Skip to main content

Thank you for visiting You are using a browser version with limited support for CSS. To obtain the best experience, we recommend you use a more up to date browser (or turn off compatibility mode in Internet Explorer). In the meantime, to ensure continued support, we are displaying the site without styles and JavaScript.

AMOTL1 enhances YAP1 stability and promotes YAP1-driven gastric oncogenesis


Hippo signaling functions to limit cellular growth, but the aberrant nuclear accumulation of its downstream YAP1 leads to carcinogenesis. YAP1/TEAD complex activates the oncogenic downstream transcription, such as CTGF and c-Myc. How YAP1 is protected in the cytoplasm from ubiquitin-mediated degradation remains elusive. In this study, a member of Angiomotin (Motin) family, AMOTL1 (Angiomotin Like 1), was screened out as the only one to promote YAP1 nuclear accumulation by several clinical cohorts, which was further confirmed by the cellular functional assays. The interaction between YAP1 and AMOTL1 was suggested by co-immunoprecipitation and immunofluorescent staining. The clinical significance of the AMOTL1–YAP1–CTGF axis in gastric cancer (GC) was analyzed by multiple clinical cohorts. Moreover, the therapeutic effect of targeting the oncogenic axis was appraised by drug-sensitivity tests and xenograft-formation assays. The upregulation of AMOTL1 is associated with unfavorable clinical outcomes of GC, and knocking down AMOTL1 impairs its oncogenic properties. The cytoplasmic interaction between AMOTL1 and YAP1 protects each other from ubiquitin-mediated degradation. AMOTL1 promotes YAP1 translocation into the nuclei to activate the downstream expression, such as CTGF. Knocking down AMOTL1, YAP1, and CTGF enhances the therapeutic efficacies of the first-line anticancer drugs. Taken together, AMOTL1 plays an oncogenic role in gastric carcinogenesis through interacting with YAP1 and promoting its nuclear accumulation. A combination of AMOTL1, YAP1, and CTGF expression might serve as a surrogate of Hippo activation status. The co-activation of the AMOTL1/YAP1–CTGF axis is associated with poor clinical outcomes of GC patients, and targeting this oncogenic axis may enhance the chemotherapeutic effects.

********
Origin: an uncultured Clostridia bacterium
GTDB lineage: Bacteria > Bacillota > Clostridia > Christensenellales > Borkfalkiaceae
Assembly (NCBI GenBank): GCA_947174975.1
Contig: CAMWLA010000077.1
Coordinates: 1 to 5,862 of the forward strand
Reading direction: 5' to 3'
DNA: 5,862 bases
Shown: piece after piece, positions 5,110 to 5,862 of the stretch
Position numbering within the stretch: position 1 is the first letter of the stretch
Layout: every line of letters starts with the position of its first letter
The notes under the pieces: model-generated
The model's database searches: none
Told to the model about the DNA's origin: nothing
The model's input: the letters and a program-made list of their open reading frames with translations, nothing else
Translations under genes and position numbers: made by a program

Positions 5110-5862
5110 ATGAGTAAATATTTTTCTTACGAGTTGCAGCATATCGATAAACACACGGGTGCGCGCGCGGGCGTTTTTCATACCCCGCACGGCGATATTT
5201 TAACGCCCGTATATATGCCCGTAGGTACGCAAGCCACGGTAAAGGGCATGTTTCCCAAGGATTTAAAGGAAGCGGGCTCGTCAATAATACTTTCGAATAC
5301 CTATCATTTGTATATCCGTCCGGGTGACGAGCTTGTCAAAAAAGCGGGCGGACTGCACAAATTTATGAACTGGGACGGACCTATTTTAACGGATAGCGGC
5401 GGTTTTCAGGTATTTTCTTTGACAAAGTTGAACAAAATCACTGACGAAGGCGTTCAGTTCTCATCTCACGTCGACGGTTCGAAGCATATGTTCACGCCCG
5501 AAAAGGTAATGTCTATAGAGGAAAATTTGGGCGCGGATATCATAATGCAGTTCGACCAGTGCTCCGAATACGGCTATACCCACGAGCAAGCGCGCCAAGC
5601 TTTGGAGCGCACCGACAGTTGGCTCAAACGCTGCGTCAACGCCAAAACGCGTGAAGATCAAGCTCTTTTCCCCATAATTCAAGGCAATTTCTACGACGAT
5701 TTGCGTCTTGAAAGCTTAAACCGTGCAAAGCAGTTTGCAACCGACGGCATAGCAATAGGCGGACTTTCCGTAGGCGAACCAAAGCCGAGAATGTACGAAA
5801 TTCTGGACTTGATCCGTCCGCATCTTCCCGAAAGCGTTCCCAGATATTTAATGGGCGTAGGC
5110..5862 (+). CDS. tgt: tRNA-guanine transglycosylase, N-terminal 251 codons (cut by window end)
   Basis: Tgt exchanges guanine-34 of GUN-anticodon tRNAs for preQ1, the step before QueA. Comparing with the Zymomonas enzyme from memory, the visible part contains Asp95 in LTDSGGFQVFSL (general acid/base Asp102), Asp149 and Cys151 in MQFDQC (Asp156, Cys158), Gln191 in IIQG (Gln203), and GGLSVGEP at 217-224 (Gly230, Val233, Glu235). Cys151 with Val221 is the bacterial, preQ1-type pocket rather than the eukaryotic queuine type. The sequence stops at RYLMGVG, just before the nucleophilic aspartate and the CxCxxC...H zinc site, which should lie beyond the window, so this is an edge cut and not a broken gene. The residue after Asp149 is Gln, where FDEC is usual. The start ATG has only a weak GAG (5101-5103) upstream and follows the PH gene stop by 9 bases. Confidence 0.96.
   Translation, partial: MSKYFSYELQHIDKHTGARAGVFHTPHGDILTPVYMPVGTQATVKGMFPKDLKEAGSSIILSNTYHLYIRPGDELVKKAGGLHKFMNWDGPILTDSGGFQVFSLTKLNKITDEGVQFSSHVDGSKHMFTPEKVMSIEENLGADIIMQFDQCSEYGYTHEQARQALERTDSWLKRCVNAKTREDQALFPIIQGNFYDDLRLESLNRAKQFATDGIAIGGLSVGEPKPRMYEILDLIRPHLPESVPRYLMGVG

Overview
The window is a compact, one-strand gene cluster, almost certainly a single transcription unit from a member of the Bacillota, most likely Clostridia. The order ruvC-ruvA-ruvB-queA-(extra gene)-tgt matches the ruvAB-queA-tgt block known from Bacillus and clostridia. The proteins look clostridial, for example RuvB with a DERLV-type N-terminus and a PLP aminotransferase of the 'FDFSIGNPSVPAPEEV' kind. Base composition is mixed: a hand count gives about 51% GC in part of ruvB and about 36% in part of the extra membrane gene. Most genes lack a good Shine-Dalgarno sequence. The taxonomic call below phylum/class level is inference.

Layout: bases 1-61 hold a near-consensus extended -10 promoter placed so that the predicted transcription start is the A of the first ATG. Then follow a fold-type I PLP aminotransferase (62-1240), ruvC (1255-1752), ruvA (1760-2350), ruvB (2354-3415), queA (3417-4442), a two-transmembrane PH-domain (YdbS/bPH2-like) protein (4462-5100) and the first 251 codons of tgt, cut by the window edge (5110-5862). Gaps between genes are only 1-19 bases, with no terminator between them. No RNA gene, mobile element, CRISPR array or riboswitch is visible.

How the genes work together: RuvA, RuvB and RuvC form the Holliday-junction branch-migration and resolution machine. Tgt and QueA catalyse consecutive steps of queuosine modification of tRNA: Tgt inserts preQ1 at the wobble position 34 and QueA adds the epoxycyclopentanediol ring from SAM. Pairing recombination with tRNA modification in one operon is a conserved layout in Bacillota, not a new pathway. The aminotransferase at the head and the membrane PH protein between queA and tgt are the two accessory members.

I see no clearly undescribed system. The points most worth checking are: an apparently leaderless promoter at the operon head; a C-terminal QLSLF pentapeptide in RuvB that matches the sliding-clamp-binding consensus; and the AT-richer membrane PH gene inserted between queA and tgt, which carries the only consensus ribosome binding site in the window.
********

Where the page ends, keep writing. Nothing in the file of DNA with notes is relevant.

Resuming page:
Gastric cancer (GC) ranks as the fourth common malignancy globally [1]. It is a heterogeneous disease with multiple environmental risk factors [2]. Given the late diagnosis, the 5-year survival rate of the patients who are suffering from GC is up to 30%. Studies have indicated that multiple signaling pathways promote gastric oncogenesis [3,4,5]. Recent findings have revealed the emerging role of Hippo signaling in carcinogenesis [5,6,7], whose dysregulation drives tumor initiation and progression [8, 9]. Yes-associated protein 1 (YAP1), the downstream of the Hippo pathway, has been identified to promote tumorigenesis in different kinds of tumor types. Previously, our group has identified the cancer-driving role of YAP1 in GC through its nuclear accumulation [10]. Targeting YAP1 by small molecules might serve as an intervention strategy for GC patients [11, 12].

As a transcription co-activator, YAP1 cooperates with transcriptional factors to bind with targeted DNA regions, thus transducing the proliferative signals through activating the downstream transcription [8]. TEAD family, mainly TEAD1/4, has been proved as the predominant transcriptional factor of YAP1 in gastric tumorigenesis [13]. Under normal circumstances, the upstreams of the Hippo pathway, MST1/2 and LATS1/2, sequester YAP1 and promote YAP1 degradation in the cytoplasm. However, during gastric carcinogenesis, YAP1 is overexpressed in the cytoplasm. How YAP1 manages to be translocated into the nucleus and avoids to be degraded in the cytoplasm has not been well elucidated in GC.

Among the interactants of YAP1, Angiomotin (Motin or AMOT) family has been reported for its functions during tumorigenesis [14]. This family consists of three members in mammalian cells: AMOT, AMOT-Like 1 (AMOTL1), and AMOT-Like 2 (AMOTL2). They all possess the PPXY motifs, which endow the members with the ability to bind with the WW domains of YAP1 [14]. Nevertheless, the behavior of Motin–YAP1 interaction displays controversial consequences [14]. In GC, their roles have not been explored. Therefore, the current study aims to identify the role of the Motin and its involvement in the Hippo pathway in gastric oncogenesis.


Abundant AMOTL1 in GC indicates poor clinical outcomes